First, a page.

The national electricity ministry warned on Sunday that illicit crypto mining in Iran risks causing power outages this winter. Iranian officials frequently accused unauthorized Bitcoin miners of using massive quantities of power.
According to a statement issued by the Iranian state news agency IRNA, illicit Bitcoin mining is to blame for at least "10% of power disruptions this winter."
According to the study, illegal mining accounted for 20% of the summer's interruptions.
In September 2018, Iran became one of the first nations in the world to legalize Bitcoin and other cryptocurrencies, but miners must first get a permit.
Authorities stated in May that "illegal" miners, who usually have access to subsidized electricity, use six to seven times the amount of energy as those with licenses.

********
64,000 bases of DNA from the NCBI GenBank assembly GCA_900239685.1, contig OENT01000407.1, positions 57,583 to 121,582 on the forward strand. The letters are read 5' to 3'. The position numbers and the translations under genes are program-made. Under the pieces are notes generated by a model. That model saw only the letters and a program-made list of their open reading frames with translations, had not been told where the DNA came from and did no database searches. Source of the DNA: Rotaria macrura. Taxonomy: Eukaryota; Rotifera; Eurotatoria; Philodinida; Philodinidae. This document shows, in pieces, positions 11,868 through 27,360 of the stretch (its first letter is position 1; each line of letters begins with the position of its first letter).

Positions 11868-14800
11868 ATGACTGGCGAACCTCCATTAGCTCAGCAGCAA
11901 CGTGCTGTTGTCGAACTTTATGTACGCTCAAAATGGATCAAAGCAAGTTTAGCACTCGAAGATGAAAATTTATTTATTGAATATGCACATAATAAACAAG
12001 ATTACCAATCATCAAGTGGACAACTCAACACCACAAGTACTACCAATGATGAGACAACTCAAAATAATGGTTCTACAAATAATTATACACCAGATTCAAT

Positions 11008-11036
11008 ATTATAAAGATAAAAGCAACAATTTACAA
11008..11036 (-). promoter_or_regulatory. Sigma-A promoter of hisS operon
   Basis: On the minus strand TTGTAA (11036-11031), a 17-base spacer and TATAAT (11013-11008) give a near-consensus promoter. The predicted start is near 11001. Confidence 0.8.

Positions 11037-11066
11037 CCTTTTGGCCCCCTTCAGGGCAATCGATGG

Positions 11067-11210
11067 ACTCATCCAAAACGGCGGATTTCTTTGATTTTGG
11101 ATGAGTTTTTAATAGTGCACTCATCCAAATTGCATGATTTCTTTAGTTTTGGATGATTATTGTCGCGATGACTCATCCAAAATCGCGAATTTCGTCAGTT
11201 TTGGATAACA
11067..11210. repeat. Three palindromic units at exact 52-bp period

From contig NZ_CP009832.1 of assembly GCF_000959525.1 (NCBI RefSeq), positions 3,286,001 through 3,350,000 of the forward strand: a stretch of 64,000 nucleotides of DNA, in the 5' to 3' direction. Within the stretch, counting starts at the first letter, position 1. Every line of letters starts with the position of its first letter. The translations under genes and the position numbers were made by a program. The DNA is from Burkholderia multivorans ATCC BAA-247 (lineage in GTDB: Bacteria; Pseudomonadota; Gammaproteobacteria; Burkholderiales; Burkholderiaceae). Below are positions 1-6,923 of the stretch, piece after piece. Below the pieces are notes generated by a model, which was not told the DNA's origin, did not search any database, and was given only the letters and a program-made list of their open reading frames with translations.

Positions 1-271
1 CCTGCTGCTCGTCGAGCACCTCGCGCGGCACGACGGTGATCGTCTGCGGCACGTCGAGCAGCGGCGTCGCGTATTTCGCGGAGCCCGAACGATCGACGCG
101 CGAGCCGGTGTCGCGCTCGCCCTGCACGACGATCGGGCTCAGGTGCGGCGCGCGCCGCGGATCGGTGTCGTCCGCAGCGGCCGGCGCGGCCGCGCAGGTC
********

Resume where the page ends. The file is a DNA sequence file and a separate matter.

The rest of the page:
The same month, Iran announced a temporary halt to all cryptocurrency mining, only a day after the energy minister apologized for widespread power shortages.
Authorities lifted the prohibition in mid-September.
According to Iranian news reports, authorities frequently conduct raids on "illegal cryptocurrency farms."
To generate, or mine, Bitcoin and other cryptocurrencies profitably, vast numbers of computers must be committed to solving deliberately complex equations - an effort that uses more energy globally than some whole nations.
An Iranian official said last month that cryptocurrencies might be used to circumvent international restrictions imposed on the Islamic Republic.
He was speaking while the Iranian parliament debated research on the size of the country's cryptocurrency business and how to properly use the technology.
According to the research, around 19,500 Bitcoins are produced annually in Iran, compared to 324,000 globally, and approximately 700 Bitcoins are exchanged daily in the nation.